ifty-three percent of those polled said they support changing the federal law preventing sports betting in New Jersey, up from 45 percent a year ago, and distinctly ahead of the 39 percent who favored it in a 2010 national survey.
Moreover, majorities of New Jerseyans support betting on sports in Atlantic City casinos with 62 percent in favor of allowing it in the casinos and at horse tracks, while 32 percent oppose it. Men favor it by a wide margin of 70 percent to 27 percent and women by 55 percent to 36 percent.
Democrats, Republicans and independents favor it by equal margins. A majority (55 percent) agree that people bet on sports games anyway, "so government should allow it and tax it," an increase of 9 points from a year ago. That's compared to little more than a third (37 percent) who agree that sports betting is "a bad idea because it promotes too much gambling and can corrupt sports," a decrease of 10 points from a year ago.
New Jerseyans who already bet on sports in office pools are more likely than other voters to favor legal sports betting, whether in other states or in New Jersey: By 70 percent to 26 percent they say people will do it anyway, so tax it.
That compares to people who are not in an office pool but who agree by the slimmer margin of 50 percent to 42 percent.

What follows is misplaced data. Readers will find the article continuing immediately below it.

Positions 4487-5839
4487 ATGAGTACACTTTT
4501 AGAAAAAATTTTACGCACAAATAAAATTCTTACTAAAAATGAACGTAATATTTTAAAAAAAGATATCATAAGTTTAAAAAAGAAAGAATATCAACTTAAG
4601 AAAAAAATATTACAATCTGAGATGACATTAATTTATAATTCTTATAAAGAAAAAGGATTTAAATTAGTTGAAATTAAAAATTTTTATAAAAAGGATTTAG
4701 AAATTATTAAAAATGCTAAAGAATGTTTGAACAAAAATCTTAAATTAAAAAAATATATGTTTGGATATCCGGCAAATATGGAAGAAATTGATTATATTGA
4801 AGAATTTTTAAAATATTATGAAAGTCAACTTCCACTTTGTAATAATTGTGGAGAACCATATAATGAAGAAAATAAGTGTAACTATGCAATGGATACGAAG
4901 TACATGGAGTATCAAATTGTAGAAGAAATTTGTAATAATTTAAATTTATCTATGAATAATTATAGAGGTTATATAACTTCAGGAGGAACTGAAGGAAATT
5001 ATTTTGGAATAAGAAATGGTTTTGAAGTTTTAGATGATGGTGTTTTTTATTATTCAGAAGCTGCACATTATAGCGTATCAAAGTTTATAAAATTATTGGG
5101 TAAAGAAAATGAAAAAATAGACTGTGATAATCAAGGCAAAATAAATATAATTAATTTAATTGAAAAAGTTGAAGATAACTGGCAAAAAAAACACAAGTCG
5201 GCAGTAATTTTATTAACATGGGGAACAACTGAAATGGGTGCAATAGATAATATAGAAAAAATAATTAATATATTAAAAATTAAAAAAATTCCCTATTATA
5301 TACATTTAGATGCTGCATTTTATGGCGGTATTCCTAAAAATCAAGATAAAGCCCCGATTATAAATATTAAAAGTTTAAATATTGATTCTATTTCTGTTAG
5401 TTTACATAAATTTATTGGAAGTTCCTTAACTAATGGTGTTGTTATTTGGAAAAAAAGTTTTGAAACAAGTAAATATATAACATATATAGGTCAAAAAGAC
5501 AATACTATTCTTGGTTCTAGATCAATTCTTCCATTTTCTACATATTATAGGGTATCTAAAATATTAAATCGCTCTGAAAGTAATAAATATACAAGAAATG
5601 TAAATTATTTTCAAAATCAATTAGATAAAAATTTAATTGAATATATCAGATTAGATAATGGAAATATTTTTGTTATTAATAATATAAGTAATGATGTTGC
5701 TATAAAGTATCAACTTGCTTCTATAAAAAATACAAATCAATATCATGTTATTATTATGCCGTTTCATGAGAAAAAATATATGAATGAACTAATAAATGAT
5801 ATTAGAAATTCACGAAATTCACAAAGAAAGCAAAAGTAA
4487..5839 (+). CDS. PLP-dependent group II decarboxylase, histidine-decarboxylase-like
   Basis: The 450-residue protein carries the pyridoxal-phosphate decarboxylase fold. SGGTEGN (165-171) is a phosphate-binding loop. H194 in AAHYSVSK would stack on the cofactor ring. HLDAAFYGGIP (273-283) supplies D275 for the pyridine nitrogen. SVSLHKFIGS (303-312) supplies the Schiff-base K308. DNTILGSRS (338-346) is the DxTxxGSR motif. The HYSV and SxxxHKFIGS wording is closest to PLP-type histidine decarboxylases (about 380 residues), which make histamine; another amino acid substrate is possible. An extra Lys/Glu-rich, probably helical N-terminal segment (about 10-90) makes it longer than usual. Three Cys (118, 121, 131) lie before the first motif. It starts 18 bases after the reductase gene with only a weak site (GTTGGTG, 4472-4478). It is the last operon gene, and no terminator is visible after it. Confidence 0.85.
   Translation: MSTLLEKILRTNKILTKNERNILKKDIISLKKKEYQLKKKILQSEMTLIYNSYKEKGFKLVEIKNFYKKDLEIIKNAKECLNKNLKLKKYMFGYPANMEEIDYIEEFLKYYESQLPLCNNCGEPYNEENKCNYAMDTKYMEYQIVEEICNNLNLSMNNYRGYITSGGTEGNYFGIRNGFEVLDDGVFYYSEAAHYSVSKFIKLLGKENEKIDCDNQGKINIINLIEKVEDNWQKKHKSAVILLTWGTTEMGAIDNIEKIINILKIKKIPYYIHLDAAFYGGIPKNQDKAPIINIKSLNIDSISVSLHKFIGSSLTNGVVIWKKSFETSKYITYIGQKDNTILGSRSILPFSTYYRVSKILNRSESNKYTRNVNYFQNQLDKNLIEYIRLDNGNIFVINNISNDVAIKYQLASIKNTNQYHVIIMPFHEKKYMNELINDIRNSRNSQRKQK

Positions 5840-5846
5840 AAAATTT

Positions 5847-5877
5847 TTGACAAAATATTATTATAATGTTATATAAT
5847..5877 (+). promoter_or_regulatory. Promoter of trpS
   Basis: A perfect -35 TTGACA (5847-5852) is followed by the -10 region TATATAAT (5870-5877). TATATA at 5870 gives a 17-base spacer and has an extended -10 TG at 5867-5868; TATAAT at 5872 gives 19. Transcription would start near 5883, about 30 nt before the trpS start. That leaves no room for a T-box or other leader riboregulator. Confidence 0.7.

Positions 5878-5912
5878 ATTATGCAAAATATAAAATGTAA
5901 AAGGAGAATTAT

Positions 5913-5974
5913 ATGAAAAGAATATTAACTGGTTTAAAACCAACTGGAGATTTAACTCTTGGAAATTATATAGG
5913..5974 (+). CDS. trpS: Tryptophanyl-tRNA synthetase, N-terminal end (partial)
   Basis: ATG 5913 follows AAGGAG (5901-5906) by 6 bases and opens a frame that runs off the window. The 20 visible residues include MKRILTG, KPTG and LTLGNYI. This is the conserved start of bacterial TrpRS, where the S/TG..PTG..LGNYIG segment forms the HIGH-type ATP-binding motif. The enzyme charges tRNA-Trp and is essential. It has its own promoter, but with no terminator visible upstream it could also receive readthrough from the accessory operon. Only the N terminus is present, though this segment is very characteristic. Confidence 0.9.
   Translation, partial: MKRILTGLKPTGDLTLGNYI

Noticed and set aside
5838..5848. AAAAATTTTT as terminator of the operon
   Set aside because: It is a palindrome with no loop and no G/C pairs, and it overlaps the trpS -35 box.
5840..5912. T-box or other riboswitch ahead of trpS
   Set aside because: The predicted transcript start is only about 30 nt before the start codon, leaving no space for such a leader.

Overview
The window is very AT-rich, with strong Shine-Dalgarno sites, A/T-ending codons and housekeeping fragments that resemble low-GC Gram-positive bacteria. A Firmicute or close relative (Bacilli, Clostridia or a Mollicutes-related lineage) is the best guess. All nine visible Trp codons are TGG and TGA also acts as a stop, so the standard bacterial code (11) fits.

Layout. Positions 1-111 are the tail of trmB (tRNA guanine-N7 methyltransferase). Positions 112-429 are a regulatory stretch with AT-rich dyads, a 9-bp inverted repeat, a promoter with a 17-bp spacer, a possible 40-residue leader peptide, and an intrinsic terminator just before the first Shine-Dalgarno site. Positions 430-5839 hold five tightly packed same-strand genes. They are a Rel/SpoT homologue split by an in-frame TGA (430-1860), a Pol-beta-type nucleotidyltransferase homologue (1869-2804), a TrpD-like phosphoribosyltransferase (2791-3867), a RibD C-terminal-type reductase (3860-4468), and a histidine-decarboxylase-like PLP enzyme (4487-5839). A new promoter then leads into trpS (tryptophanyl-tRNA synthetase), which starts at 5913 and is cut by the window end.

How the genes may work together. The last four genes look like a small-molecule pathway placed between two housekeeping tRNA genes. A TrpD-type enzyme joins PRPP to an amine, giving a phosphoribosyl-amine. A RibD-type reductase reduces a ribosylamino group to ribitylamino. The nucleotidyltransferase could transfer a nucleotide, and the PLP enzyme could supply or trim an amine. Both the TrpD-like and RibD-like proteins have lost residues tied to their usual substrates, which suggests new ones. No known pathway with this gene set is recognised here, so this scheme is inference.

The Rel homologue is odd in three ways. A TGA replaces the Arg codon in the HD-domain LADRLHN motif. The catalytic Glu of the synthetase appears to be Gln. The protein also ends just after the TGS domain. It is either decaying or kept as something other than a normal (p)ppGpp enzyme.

As for Internet betting, 67 percent say they oppose allowing New Jersey casinos to run betting games over the Internet for people in the state, while 26 percent say they favor it. Men oppose it by a margin of 62 percent to 34 percent, and women by a margin of 71 percent to 18 percent. Democrats, Republicans and independents alike oppose it by margins of 2-to-1.
"With increasing competition for profits and tax revenue, it seems the expansion of legal gambling is inevitable," Peter Woolley, the poll's director, said, "but public opinion has historically lagged behind what casino operators and tax collectors want to do."
Moreover, even those who have been to a casino in the past year oppose the Internet betting idea by 65 percent to 29 percent, essentially the same margin by which people who haven't been to casino recently and oppose it 67 percent to 25 percent. Likewise, people who participate in office betting pools oppose the notion by 56 percent to 38 percent.
"People suspect that the Internet makes the barrier for participation in gambling too low," Woolley said, "maybe a little like having a liquor store right at everyone's door."
Pollsters also tested the idea that calling the activity "gaming" rather than "gambling" would make a significant difference in people's opinions. But the industry-friendly term "online gaming" compared to "online gambling" turned out to be the same bet for voters.
The poll of 801 registered voters statewide was conducted by telephone with both landline and cell phones from Feb. 7 - 13, and has a margin of error of plus or minus 3.5 percentage points.